The plot of Fangirl was very solid. A majority of young adult novels focus on teenagers. Rowell’s choice to focus on college was smart because it would attract older readers who may not be interested in younger protagonists. The plot was also strong because of its relatability. Focusing on the transition to college pulls in readers who’ve been through similar experiences during their college years. Cath and Wren’s relationship in the book makes a good plotline. The issue between the two was interesting because readers got to see how Cath’s changing relationship with her sister affected her characterization and arc through the story. Their contrasting journeys show how different college can be for everyone. It was interesting to see how Wren seemed to easily fit into a college environment while Cath struggled, but the roles were reversed. Cath ended up loving college and grew while she was there. Wren struggled and found that college wasn’t the best fit for her. The romantic aspect of the novel was good but it was the least interesting. Levi was a heartwarming character, but the romantic storyline didn’t seem as urgent when compared to everything else. However, the romance gave readers to see the process of Cath’s change. As Cath and Levi’s relationship flourishes, so does Cath. We see its positive impact on her and her progress in the book. For plot, I gave Fangirl a four out of five.
The setting was essential to the plot and characters in Fangirl . Moving to a new town and being further from her father causes a major conflict for Cath that becomes the primary conflict of the novel. The book couldn’t occur without this change in setting so it’s essential. But my biggest issue with the setting was that it didn’t focus so much on the college town. While it was essential, there wasn’t much development of the college or the places around it. The book could have taken place at any college and the plot wouldn’t have changed. There was nothing particularly special about the setting beyond its effect on Cath. For setting, I gave Fangirl a four out of five.
Overall, the story wasn’t super complex. It didn’t focus on mature topics or groundbreaking issues. The most complex it gets is when it deals with Cath, Wren, and their father’s relationships and how college affects them. Beyond its portrayal of familial issues, the book doesn’t get too deep. For complexity, I gave Fangirl a four out of five.
Fangirl has one of my favorite stylistic choices I’ve ever seen in a book. As a fangirl, Cath writes a popular fanfiction featuring Simon Snow, a fictional wizard student akin to Harry Potter, called Carry On . Cath pours her heart and soul into the fanfiction and it’s an important part of her characterization. Between each chapter of Fangirl , Rowell includes a snippet of Cath’s writing from Carry On . It allows readers to get a look into an important part of Cath’s life while also providing relief between tense chapters. Each snippet also gives readers an idea of how her writing has improved. While most snippets don’t appear chronologically, some are posted close to the events occurring in Fangirl . This is an interesting stylistic choice because it allows readers to see how the plot of the novel affects Cath through her writing. It’s interesting but it also has a point: it helps to characterize Cath indirectly. For style, I gave Fangirl a five out of five.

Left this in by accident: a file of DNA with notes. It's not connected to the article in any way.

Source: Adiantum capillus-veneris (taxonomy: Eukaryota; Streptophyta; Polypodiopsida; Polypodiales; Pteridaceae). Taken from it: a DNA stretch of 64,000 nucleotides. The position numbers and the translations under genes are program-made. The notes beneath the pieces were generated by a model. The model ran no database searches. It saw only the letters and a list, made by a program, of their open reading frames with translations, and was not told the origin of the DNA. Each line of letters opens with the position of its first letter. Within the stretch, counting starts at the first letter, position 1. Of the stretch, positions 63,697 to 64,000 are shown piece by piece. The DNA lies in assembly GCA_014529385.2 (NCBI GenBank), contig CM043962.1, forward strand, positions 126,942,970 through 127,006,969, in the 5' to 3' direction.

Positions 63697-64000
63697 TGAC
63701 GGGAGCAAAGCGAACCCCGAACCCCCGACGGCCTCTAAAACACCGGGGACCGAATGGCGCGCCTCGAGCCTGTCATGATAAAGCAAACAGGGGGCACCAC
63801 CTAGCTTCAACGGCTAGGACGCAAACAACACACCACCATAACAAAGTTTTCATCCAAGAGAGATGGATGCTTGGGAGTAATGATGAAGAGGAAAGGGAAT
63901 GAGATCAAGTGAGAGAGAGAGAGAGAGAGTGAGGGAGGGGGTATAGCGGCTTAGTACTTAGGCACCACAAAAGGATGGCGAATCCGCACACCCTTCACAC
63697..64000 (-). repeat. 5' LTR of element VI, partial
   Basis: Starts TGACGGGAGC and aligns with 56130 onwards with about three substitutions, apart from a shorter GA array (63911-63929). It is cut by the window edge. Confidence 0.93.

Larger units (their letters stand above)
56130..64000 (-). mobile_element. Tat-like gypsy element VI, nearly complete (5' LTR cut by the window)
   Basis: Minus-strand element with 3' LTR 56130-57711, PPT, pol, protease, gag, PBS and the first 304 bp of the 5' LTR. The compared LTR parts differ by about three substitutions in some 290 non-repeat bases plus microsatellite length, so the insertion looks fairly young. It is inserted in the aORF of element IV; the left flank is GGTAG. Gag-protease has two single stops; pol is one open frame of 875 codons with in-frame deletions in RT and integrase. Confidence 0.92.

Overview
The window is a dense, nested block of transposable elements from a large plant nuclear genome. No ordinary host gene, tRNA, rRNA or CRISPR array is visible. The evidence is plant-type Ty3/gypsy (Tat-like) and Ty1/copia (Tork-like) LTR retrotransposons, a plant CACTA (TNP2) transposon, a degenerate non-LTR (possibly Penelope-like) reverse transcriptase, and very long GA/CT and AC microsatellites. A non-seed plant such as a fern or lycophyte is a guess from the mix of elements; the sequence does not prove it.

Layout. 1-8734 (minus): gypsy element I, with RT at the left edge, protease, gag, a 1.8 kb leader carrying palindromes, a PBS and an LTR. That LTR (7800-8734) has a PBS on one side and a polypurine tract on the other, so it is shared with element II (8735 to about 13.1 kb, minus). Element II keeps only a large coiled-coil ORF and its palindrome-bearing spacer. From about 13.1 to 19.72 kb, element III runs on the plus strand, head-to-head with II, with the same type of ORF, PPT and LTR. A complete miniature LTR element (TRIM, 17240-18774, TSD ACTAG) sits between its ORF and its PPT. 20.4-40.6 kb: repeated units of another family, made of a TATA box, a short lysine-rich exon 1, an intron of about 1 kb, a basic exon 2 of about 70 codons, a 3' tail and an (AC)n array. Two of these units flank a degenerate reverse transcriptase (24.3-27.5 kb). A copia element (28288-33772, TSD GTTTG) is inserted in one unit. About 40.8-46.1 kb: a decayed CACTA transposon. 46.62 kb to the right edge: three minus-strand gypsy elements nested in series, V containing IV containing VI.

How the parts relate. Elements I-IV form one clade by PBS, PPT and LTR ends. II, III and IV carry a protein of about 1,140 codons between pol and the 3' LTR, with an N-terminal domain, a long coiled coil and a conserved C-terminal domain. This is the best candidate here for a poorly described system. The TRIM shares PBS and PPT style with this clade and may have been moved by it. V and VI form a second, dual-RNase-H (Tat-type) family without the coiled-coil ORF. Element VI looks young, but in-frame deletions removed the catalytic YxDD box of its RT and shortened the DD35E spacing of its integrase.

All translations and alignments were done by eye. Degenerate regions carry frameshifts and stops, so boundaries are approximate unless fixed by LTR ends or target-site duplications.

Overall, I gave Fangirl a 4.2 out of five. It was a strong and interesting read. It made specific choices in the plot and characters that served to attract a wider audience to the young adult novel. Rowell’s characterization of Cath made the book appealing and relatable. However, the book wasn’t perfect. Certain aspects of the plot weren’t as interesting. It didn't get very suspenseful. The plot also wasn’t as complex as other young adult books in the same genre. It had the potential to be more serious but it took a more light-hearted approach. But even though it wasn't very complex, it still handled issues like familial issues with accuracy. Despite its shortcomings, Fangirl was an enjoyable read that is perfect for anyone who’s introverted or has been in a fandom. It may not be perfect for those who want a serious or ground-breaking read. But if you're looking for a cute, fun book, Fangirl would be the perfect pick.